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Gregory A. Endress, Anton G. Endress, and Louis R. Iverson

Differential responses of species to environmental stress may interfere with restoration of prairie ecosystems or change community structure. The impact of increasing atmospheric ozone (O3) concentrations and/or low water on the growth of Andropogon gerardii Vitm. (big bluestem) and Sorghastrum nutans (L.) Nash (indian grass), two common warm-season native grasses, and Setaria faberi Herrm. (giant foxtail), a vigorous annual weed species, were studied in replacement series. Giant foxtail grew better than either big bluestem or indian grass under all tested conditions. The leaf areas of all three species were primarily controlled by water availability. Big bluestem and indian grass accumulated biomass equally well under high water availability, but with low water, indian grass accumulated more biomass than did bluestem. Three-way analysis of variance showed biomass, leaf area, and leaf number differed among species; low water was significant in all cases except for indian grass leaf area; and the O3 effect was significant only in the case of foxtail biomass. The interaction of O3 concentration and low water was significant only for indian grass biomass and leaf number; the interaction of species combination and low water was significant only for big bluestem leaf area and biomass. Relative yield calculations indicated that under conditions of elevated O3 and low water, big bluestem was the least competitive, while indian grass was most competitive. Intraspecific competition was common, each species apparently utilizing the environment in different ways. The results also suggest that giant foxtail at a low relative density may be used as a nurse species in prairie restorations as growth of big bluestem and indian grass were improved when in mixtures with foxtail.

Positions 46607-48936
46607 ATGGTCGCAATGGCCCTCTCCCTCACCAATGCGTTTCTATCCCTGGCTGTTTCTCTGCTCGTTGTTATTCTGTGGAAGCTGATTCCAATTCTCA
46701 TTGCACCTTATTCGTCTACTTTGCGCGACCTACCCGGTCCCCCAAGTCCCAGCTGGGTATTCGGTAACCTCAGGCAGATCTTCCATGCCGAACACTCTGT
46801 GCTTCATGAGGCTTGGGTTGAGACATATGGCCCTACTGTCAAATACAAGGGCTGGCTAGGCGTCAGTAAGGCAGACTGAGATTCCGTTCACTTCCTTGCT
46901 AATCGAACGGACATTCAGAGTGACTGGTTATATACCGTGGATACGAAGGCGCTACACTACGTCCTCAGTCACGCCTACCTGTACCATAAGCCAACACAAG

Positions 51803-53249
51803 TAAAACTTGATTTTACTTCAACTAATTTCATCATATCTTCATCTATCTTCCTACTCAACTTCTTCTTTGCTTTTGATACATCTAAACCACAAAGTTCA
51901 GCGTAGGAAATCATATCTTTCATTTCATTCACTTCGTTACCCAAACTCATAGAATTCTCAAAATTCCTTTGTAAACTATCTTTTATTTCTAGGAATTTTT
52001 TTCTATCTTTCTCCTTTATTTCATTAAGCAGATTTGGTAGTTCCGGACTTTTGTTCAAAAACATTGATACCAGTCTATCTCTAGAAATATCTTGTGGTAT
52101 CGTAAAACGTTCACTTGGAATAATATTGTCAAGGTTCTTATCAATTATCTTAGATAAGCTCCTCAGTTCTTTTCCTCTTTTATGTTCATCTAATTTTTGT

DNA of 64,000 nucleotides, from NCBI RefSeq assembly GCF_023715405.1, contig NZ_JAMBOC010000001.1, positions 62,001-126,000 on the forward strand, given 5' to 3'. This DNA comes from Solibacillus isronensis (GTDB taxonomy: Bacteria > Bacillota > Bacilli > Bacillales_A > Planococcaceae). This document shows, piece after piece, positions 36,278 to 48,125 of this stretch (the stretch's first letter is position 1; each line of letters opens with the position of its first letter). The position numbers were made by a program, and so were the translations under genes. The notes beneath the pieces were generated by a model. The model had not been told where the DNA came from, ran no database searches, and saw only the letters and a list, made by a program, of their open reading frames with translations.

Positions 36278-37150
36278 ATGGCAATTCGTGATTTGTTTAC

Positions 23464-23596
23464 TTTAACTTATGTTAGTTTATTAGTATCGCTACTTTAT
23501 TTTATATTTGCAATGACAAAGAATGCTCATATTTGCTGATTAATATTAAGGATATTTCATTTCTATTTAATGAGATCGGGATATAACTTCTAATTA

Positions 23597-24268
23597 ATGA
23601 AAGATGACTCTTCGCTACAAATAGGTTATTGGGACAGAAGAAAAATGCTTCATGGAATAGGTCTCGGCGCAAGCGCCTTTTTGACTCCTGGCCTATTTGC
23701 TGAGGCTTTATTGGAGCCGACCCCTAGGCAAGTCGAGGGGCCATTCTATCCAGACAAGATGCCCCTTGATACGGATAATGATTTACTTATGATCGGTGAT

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Andrew J. Hephner, Tyler Cooper, Leslie L. Beck, and Gerald M. Henry

maintained weed-free by hand-weeding to ensure plant growth in response to mowing height was examined without competition. Lateral plant diameter of each plant was measured at the beginning of the study and every 2 weeks thereafter through September. Two

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Brian A. Kahn

competition and gave an average overall LER of 1.18. If onion was the primary crop and a pepper crop was being added, an onion spacing of 15 × 20 cm with pepper planted at 60 × 45 cm reduced shading by the pepper plants and gave an average overall LER of 1

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Michael W. Smith, William D. Goff, and M. Lenny Wells

). This approach maintains cash flow and reduces competition for remaining established trees, frequently resulting in increased total production, improved nut quality, and less disease pressure from pecan scab [ Cladosporium caryigenum (Ellis and Langl

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Brent L. Black, Martin J. Bukovac, and Matej Stopar